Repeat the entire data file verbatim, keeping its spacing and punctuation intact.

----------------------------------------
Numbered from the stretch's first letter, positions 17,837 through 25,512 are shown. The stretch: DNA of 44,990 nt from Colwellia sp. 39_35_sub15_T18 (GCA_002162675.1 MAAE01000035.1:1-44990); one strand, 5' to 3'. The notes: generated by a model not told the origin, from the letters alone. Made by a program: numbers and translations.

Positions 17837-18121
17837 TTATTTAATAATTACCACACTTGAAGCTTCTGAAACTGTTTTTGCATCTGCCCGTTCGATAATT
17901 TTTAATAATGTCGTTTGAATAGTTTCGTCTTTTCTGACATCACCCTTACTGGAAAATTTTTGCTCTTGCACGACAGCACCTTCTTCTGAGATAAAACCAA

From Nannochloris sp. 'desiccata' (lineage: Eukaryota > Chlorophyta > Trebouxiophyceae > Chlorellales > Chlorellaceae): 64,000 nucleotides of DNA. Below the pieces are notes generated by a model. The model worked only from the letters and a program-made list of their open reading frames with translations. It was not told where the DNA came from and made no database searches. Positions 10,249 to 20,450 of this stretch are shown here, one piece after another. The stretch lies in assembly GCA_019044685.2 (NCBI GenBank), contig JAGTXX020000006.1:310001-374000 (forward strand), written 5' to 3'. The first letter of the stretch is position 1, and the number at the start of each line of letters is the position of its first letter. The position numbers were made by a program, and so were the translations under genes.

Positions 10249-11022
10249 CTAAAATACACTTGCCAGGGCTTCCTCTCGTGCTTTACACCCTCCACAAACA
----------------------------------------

Numbered from the stretch's first letter, positions 17,837 through 25,512 are shown. The stretch: DNA of 44,990 nt from Colwellia sp. 39_35_sub15_T18 (GCA_002162675.1 MAAE01000035.1:1-44990); one strand, 5' to 3'. The notes: generated by a model not told the origin, from the letters alone. Made by a program: numbers and translations.

Positions 17837-18121
17837 TTATTTAATAATTACCACACTTGAAGCTTCTGAAACTGTTTTTGCATCTGCCCGTTCGATAATT
17901 TTTAATAATGTCGTTTGAATAGTTTCGTCTTTTCTGACATCACCCTTACTGGAAAATTTTTGCTCTTGCACGACAGCACCTTCTTCTGAGATAAAACCAA

From Nannochloris sp. 'desiccata' (lineage: Eukaryota > Chlorophyta > Trebouxiophyceae > Chlorellales > Chlorellaceae): 64,000 nucleotides of DNA. Below the pieces are notes generated by a model. The model worked only from the letters and a program-made list of their open reading frames with translations. It was not told where the DNA came from and made no database searches. Positions 10,249 to 20,450 of this stretch are shown here, one piece after another. The stretch lies in assembly GCA_019044685.2 (NCBI GenBank), contig JAGTXX020000006.1:310001-374000 (forward strand), written 5' to 3'. The first letter of the stretch is position 1, and the number at the start of each line of letters is the position of its first letter. The position numbers were made by a program, and so were the translations under genes.

Positions 10249-11022
10249 CTAAAATACACTTGCCAGGGCTTCCTCTCGTGCTTTACACCCTCCACAAACA